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View a complete list of our articles on disability here.

If you can't see, you won’t pick up the prevention pamphlet in your doctor’s office.  If you can’t hear, you’ll miss the announcements on the radio about testing.  If you’re in a wheelchair, you might not make it to the clinic on the third floor. If people assume you don’t have sex, nobody will discuss AIDS or condoms with you.  If you’re a woman and don’t have equal rights to begin with, you must deal with all this and more.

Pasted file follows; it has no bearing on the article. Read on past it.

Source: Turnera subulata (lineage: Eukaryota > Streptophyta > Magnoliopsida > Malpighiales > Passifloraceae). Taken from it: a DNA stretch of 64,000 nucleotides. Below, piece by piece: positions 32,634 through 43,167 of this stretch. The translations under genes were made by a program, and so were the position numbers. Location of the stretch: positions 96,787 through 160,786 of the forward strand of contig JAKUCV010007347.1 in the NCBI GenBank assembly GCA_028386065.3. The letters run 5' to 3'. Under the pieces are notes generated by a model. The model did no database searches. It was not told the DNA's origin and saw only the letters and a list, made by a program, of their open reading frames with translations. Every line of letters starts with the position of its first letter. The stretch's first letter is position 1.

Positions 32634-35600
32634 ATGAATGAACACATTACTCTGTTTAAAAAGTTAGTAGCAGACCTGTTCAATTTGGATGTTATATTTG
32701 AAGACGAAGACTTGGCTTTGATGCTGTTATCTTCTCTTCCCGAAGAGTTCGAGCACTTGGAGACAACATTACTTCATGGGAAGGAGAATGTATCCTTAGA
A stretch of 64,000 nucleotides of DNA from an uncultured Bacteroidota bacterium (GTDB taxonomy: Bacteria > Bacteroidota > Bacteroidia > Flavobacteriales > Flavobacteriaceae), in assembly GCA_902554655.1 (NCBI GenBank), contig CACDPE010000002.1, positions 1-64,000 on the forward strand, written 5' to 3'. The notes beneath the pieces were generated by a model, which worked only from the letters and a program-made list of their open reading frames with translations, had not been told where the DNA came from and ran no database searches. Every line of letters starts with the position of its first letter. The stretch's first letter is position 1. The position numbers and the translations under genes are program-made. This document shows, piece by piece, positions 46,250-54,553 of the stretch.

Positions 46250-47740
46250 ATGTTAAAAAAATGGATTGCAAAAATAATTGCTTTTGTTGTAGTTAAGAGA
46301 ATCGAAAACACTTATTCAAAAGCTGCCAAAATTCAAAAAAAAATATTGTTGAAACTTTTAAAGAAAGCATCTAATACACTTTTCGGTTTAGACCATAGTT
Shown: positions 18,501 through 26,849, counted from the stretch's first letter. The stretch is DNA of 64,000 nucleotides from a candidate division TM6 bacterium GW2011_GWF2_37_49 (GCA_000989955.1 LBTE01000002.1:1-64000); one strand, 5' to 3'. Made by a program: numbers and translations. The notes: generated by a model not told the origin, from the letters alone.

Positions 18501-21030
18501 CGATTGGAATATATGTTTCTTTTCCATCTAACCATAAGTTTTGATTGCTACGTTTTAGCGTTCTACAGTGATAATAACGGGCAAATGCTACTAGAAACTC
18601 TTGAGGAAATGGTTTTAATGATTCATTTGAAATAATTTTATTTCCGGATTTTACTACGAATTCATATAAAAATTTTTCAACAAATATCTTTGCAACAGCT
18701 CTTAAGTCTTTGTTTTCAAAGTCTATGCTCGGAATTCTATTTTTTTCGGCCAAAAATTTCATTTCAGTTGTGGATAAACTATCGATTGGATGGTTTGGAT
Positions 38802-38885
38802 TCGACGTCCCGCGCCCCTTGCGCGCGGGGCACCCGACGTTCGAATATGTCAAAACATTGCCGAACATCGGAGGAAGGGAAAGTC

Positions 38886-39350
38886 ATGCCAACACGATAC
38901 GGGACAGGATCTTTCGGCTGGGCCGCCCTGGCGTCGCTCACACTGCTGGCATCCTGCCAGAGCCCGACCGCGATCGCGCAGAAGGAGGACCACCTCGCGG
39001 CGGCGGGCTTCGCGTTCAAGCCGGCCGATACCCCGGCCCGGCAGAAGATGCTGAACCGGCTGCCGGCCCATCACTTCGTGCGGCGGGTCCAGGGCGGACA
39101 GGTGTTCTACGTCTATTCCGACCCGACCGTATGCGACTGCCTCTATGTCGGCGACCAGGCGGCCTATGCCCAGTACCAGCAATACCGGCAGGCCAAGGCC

Access to HIV information, treatment and care is a huge challenge for disabled people, who make up 15% of the world’s population.  Despite a new international Convention on the Rights of Persons with Disabilities, they continue to be marginalized in myriad ways.

We have conducted field research in Uganda and Canada in order to develop a solid base of knowledge and expertise in disability and HIV.  We’ve assembled a comprehensive resource guide.  We continue to study and speak out about the issue, to push those who works on AIDS to better address and incorporate the rights and needs of people with disabilities, and those who work on disability to recognize that HIV affects the people with whom they work.